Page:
SINGAPORE: A high-level gathering of trade experts in Singapore last month emphasised how US-China trade tensions are already affecting the Asia-Pacific region.
As leaders gather for the upcoming ASEAN and APEC Summits, they face a deepening trade crisis that shows no signs of easing.
The first Singapore Trade Policy Forum, organised by the Centre for Multilateralism Studies of the S Rajaratnam School of International Studies at Nanyang Technological University, brought together 40 experts from governments, business and universities across the region for an in-depth discussion of current threats to the trading system and what to do about them.
DEEPENING AND WIDENING THREATS
Business leaders in Singapore and beyond are increasingly concerned over the fall-out from the trans-Pacific confrontation. The weakening of the World Trade Organisation (WTO), the only global trade safety net, is also a growing worry.
Businesses fear the uncertainty arising from unilateral trade measures. This is having an effect on investment decisions and may lead to the relocation of investment away from China.
Some regional players could benefit from this, but overall the costs, in terms of disrupted supply chains and trade distortion, will be high.
The latest forecasts from the IMF highlight the global scale of the effects. There are no signs of these negative effects on growth and confidence abating. On the contrary, they are expected to intensify in 2019.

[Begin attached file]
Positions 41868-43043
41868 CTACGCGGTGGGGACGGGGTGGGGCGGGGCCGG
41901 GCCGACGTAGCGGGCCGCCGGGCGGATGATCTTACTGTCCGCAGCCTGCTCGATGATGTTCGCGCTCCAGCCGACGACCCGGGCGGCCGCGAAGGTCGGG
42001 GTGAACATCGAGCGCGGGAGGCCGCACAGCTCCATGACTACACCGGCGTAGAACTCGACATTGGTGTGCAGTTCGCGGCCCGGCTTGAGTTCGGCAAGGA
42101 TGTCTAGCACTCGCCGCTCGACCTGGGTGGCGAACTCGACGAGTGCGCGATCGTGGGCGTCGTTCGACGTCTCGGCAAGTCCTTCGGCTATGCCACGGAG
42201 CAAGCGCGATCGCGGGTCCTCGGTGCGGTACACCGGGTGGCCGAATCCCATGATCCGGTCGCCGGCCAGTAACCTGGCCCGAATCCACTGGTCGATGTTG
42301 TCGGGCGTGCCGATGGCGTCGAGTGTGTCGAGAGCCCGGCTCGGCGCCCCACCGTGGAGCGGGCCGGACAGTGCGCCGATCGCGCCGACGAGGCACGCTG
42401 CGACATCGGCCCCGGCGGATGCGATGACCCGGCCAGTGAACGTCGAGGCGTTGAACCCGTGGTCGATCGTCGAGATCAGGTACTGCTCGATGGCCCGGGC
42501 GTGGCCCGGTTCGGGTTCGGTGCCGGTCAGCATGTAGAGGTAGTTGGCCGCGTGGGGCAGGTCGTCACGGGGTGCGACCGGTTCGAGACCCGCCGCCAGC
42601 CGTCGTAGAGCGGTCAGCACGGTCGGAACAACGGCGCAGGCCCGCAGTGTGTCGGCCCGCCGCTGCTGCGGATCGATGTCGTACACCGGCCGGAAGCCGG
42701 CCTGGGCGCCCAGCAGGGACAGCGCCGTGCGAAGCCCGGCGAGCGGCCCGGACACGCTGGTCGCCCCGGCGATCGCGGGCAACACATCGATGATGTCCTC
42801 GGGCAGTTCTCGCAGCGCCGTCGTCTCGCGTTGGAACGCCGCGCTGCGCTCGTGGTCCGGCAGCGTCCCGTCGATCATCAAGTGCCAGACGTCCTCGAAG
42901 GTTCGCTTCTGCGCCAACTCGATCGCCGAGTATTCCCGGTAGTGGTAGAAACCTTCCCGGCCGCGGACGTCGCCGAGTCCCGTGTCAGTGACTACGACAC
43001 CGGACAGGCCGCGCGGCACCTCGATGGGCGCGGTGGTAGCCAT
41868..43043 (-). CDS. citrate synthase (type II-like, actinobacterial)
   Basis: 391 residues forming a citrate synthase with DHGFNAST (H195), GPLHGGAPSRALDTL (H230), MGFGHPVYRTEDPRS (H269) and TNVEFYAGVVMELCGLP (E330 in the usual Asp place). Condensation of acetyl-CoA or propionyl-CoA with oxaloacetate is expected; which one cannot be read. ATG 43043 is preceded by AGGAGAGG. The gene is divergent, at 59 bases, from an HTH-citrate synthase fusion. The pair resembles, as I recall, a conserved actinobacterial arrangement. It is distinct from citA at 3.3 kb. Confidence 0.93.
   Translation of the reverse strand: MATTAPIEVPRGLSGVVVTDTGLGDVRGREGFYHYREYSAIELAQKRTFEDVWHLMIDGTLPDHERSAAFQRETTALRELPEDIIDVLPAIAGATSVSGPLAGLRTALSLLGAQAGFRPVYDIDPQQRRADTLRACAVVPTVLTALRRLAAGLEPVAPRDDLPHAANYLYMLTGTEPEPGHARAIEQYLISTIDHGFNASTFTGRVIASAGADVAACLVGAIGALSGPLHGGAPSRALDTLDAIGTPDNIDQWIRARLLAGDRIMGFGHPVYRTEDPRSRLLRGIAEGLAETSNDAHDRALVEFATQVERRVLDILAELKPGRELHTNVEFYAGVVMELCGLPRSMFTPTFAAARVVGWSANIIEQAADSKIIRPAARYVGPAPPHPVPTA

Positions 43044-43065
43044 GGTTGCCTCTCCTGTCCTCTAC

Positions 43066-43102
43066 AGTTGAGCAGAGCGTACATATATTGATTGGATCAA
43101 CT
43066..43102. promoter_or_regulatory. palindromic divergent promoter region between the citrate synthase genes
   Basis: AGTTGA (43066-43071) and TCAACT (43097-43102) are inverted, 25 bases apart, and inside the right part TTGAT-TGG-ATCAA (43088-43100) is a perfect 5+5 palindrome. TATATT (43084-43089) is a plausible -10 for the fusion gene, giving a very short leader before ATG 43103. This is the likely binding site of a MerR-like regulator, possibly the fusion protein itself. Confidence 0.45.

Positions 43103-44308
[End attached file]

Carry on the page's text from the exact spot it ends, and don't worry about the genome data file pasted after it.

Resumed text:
The US-China situation is hard to resolve because trade policy is only one aspect of a growing geopolitical rivalry. Some have talked of a new Cold War, and Vice-President Mike Pence’s recent speech accusing China of interference in the US’s mid-term elections gives weight to this.
However China’s economic power, still greater than the Soviet Union’s ever was, should restrain any thoughts of an easy trade war win for the US.
The expectation that China’s WTO accession would lead it to converge with western norms has proven false. Instead we have competing models of capitalism, state and market, both deeply rooted in their political systems.
At the Singapore Trade Policy Forum, it seems participants understood the concerns that the US and other traders have about China’s policies, for example on state-owned enterprises, digital trade and intellectual property. These predate the Trump administration and are widely shared in governments and business.
However, they were also worried about the US administration’s preference for unilateral action over strengthening the multilateral system, its apparent lack of a coherent strategy or an inclusive view of business interests and its relations with regional countries.
In particular, pressure to take sides in the dispute - to “choose a lane” as a US official put it recently - was seen as something to be resisted.
If anything, it is likely that current US tactics will reinforce hardliners in China and make reforms in areas where there are legitimate concerns less likely. It was also suggested that they might accelerate China’s move towards less reliance on trade as its economic driver.
NO QUICK FIX; REGIONAL TRADE AGREEMENTS KEY
No one expects that either side will change course soon. There is no quick fix in prospect.
Instead, the Forum focused on what businesses and governments in the region can do to limit the fallout. In the short term, the key word is containment. This means, in particular, pushing ahead with regional trade agreements.